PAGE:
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Driven by the reopening of restaurants and the tourism industry, California unemployment dropped to 8.5% in February, the Golden State’s lowest mark of the pandemic.

With the state loosening business restrictions incrementally since the holiday spike of Covid-19 cases dwindled, the hospitality and leisure industry added over 100,000 jobs last month. In total, California employers hired 141,000 new employees, nearly erasing the deficit accrued in December and January under Governor Gavin Newsom’s most recent lockdown order.

California registered the third largest jobless rate decrease in February of any state, but its estimated 8.5% mark remains well above the nationwide figure of 6.2%.

State officials celebrated Friday’s U.S. Department of Labor release, calling it a “milestone” in what has thus far been a slow economic recovery for the nation’s most populous and richest state.

The state’s improvement was led by the hospitality and leisure industry, which resumed offering indoor dining in some parts of the state last month and combined to add 102,000 jobs. The hiring surge was a positive sign for the hard-hit industry that is still down nearly 700,000 jobs compared to February 2020.  

Overall, seven of California’s 11 industries added jobs including other services (14,100), education and health services (13,000), manufacturing (8,900), trade, transportation and utilities (8,200) and professional and business services (5,400). Meanwhile, the agriculture industry added nearly 3,000 jobs, tallying gains for the seventh straight month.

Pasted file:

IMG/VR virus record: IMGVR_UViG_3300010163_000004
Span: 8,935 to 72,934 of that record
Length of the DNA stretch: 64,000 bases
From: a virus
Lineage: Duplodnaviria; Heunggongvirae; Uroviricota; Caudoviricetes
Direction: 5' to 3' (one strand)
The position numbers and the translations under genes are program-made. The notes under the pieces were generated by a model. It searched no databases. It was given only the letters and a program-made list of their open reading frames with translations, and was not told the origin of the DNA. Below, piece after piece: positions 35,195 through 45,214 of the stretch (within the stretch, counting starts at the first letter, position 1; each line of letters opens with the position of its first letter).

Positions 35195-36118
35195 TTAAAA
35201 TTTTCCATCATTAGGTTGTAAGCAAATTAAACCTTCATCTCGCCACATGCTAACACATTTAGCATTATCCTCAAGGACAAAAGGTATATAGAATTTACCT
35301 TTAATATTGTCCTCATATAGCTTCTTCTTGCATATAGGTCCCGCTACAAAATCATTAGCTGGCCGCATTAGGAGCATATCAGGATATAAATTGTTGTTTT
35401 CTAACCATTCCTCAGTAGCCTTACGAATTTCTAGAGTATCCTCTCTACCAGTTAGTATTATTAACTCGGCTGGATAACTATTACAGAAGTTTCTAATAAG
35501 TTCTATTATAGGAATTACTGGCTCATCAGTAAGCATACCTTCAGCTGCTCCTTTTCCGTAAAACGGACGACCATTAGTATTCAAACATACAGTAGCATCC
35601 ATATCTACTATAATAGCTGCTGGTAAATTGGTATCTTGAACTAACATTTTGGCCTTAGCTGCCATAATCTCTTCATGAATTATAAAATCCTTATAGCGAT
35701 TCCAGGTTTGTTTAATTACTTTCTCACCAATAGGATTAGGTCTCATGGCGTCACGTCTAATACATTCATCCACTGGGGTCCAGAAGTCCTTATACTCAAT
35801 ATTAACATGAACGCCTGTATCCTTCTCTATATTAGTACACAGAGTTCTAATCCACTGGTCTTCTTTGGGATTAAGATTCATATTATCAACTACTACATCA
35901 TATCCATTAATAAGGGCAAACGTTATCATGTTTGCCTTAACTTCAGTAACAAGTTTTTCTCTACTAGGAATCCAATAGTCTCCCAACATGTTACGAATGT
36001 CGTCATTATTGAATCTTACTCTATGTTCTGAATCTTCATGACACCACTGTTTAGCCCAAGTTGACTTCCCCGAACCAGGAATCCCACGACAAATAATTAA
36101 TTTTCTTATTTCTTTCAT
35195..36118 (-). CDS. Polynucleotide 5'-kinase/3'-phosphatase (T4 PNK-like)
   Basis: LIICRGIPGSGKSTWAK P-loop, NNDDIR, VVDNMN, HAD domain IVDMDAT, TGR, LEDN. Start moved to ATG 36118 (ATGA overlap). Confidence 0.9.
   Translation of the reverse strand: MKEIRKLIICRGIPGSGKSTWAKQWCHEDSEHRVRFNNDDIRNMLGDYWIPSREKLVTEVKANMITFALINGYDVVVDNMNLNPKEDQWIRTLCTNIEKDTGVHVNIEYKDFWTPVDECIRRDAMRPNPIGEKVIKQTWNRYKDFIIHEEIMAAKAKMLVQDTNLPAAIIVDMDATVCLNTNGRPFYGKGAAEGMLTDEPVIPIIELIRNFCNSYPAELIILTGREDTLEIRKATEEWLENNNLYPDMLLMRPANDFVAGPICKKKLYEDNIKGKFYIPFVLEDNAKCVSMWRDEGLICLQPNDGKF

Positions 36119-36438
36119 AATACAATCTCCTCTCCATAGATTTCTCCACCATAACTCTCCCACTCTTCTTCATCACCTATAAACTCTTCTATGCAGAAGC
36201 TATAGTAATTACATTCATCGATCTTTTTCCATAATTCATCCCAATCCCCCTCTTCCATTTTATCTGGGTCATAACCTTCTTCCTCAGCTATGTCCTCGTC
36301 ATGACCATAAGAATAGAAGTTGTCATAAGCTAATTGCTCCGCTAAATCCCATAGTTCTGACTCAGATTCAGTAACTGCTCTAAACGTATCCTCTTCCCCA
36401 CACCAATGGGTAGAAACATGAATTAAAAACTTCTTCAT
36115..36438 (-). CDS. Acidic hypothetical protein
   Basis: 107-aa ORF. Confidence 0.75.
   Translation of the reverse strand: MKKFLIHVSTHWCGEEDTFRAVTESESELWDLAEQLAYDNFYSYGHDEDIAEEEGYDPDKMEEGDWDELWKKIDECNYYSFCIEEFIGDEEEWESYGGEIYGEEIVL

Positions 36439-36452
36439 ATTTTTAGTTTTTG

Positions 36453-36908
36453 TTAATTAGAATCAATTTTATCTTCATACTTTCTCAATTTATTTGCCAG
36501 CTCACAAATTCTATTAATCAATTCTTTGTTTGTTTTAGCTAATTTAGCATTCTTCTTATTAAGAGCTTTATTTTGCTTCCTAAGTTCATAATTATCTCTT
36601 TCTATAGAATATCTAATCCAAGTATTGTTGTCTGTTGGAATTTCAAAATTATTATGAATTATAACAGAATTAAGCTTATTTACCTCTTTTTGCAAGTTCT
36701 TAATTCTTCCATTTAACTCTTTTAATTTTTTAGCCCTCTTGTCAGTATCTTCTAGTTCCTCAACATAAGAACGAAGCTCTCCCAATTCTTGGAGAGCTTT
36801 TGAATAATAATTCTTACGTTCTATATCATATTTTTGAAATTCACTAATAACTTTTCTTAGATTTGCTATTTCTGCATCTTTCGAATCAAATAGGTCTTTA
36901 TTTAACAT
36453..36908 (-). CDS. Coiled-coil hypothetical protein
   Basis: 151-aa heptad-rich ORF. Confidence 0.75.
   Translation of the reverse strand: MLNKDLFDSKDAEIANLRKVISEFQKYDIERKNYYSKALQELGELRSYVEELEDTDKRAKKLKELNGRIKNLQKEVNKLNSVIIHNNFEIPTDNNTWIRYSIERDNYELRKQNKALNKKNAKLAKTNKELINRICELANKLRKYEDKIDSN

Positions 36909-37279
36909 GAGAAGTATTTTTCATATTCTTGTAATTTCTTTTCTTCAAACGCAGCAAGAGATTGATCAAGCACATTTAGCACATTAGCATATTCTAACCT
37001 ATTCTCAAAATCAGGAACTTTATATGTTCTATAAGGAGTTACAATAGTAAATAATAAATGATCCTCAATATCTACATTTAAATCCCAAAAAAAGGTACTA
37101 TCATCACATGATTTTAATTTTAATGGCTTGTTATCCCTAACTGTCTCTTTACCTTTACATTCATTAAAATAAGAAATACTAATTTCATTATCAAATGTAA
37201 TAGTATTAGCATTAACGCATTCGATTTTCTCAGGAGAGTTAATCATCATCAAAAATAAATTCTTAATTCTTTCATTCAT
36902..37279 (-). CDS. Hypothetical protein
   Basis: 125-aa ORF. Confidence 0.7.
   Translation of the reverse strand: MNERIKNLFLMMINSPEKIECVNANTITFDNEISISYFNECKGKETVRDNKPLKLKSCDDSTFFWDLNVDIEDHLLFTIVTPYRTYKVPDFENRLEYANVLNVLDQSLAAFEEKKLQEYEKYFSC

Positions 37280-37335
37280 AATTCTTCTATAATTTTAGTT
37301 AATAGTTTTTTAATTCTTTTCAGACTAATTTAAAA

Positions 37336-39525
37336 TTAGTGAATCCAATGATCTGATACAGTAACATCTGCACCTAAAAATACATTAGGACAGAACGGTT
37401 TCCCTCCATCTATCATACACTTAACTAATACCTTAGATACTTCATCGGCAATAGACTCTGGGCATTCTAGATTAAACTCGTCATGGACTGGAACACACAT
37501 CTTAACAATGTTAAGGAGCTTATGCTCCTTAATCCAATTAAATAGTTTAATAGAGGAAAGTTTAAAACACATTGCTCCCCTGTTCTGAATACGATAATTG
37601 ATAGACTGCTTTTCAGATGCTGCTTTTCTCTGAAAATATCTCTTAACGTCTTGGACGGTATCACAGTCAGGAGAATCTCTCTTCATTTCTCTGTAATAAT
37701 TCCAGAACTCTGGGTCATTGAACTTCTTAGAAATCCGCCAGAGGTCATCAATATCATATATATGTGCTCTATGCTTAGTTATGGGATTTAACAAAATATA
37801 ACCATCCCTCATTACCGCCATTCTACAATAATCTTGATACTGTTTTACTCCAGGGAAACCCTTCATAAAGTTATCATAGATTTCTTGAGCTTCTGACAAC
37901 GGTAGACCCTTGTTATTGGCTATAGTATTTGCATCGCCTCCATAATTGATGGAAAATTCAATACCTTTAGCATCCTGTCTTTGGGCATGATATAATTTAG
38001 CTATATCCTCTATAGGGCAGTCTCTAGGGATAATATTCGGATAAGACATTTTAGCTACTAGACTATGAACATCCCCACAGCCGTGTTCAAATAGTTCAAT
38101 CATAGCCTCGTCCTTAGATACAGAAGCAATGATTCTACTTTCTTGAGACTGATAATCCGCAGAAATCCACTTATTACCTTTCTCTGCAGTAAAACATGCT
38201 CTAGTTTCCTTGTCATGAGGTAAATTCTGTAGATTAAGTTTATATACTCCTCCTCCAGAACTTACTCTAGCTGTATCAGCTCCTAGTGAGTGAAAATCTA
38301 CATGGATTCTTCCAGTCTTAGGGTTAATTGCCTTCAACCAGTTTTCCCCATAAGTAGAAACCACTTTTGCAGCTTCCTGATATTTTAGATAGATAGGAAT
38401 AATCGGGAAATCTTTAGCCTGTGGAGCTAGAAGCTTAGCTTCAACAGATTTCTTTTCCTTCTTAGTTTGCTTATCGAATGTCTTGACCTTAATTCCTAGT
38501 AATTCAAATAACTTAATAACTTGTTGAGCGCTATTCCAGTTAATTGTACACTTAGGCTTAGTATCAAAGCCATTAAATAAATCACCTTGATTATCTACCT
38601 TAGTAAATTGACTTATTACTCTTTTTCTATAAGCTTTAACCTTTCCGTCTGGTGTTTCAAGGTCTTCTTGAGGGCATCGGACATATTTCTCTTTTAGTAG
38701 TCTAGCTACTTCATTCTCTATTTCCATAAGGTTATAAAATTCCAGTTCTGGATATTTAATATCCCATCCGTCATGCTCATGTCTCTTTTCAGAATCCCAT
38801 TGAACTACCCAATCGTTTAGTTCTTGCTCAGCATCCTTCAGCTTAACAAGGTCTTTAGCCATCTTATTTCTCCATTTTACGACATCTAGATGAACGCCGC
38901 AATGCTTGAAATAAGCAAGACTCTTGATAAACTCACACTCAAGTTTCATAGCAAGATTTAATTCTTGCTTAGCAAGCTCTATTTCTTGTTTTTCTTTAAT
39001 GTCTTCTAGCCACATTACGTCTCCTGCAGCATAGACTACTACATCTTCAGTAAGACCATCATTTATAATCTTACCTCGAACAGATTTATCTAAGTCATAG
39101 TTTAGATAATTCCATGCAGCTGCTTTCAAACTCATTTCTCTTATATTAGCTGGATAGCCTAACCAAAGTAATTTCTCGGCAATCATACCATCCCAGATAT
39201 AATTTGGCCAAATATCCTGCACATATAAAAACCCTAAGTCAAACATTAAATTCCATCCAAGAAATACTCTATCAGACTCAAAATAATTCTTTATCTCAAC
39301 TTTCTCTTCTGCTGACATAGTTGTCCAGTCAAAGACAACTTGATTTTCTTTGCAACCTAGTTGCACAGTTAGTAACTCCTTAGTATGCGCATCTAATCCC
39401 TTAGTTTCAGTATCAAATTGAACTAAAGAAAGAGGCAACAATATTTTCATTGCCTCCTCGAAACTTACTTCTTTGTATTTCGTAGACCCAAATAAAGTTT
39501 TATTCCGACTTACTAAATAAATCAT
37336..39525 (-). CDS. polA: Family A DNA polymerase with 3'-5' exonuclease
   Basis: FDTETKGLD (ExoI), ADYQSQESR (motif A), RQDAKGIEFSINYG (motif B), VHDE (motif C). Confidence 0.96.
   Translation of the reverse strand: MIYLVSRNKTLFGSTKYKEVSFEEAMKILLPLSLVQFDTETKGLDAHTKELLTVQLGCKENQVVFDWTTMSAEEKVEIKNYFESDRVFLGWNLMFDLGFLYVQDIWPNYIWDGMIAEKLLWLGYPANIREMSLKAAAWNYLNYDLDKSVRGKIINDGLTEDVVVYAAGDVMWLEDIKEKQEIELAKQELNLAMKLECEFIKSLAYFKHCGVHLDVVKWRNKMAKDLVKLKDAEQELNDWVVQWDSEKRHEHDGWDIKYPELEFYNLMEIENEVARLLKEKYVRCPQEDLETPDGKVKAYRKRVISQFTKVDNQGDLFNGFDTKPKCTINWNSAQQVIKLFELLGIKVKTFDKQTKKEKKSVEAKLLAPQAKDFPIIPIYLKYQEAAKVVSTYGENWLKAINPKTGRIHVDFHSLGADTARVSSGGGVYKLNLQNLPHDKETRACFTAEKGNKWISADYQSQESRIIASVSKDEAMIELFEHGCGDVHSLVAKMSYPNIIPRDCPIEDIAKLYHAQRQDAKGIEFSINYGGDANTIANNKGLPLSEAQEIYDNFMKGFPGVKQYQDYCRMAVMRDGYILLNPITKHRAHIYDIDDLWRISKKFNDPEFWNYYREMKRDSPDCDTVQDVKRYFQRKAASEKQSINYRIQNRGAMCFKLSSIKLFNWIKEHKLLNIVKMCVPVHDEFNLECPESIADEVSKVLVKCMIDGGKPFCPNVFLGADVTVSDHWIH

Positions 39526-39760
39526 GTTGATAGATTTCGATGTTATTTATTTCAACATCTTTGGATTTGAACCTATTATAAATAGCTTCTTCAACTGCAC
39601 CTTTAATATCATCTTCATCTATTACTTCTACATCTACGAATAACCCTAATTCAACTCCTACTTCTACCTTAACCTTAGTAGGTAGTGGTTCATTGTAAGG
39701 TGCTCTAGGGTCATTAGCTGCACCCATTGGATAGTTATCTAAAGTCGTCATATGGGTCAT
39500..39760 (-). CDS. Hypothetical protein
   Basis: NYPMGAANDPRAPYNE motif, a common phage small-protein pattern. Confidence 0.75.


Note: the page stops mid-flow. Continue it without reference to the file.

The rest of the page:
February’s performance will likely be repeated or enhanced in March and April, assuming Covid-19 cases continue to drop, says Jeffrey Clemens, economics professor at University of California, San Diego.

The hospitality industry’s February hiring-spree was certainly encouraging, but Clemens emphasized the enormity of the job losses suffered in California over the last year.

The jobs market is climbing out of a deep hole,” Clemens added, referencing the fact California is still down 1.6 million total jobs.  

Statewide unemployment may have sunk a half-point in February, but nearly a dozen of the state’s 58 counties still have double-digit unemployment.

Los Angeles County’s rate fell to 10.9% from 12.7% the previous month, but it remains the only urban county in the double digits. The rest of the list consists of mostly rural, agricultural-producing counties like Kern (10.8%), Imperial (15.9%) and Monterey (10.9%).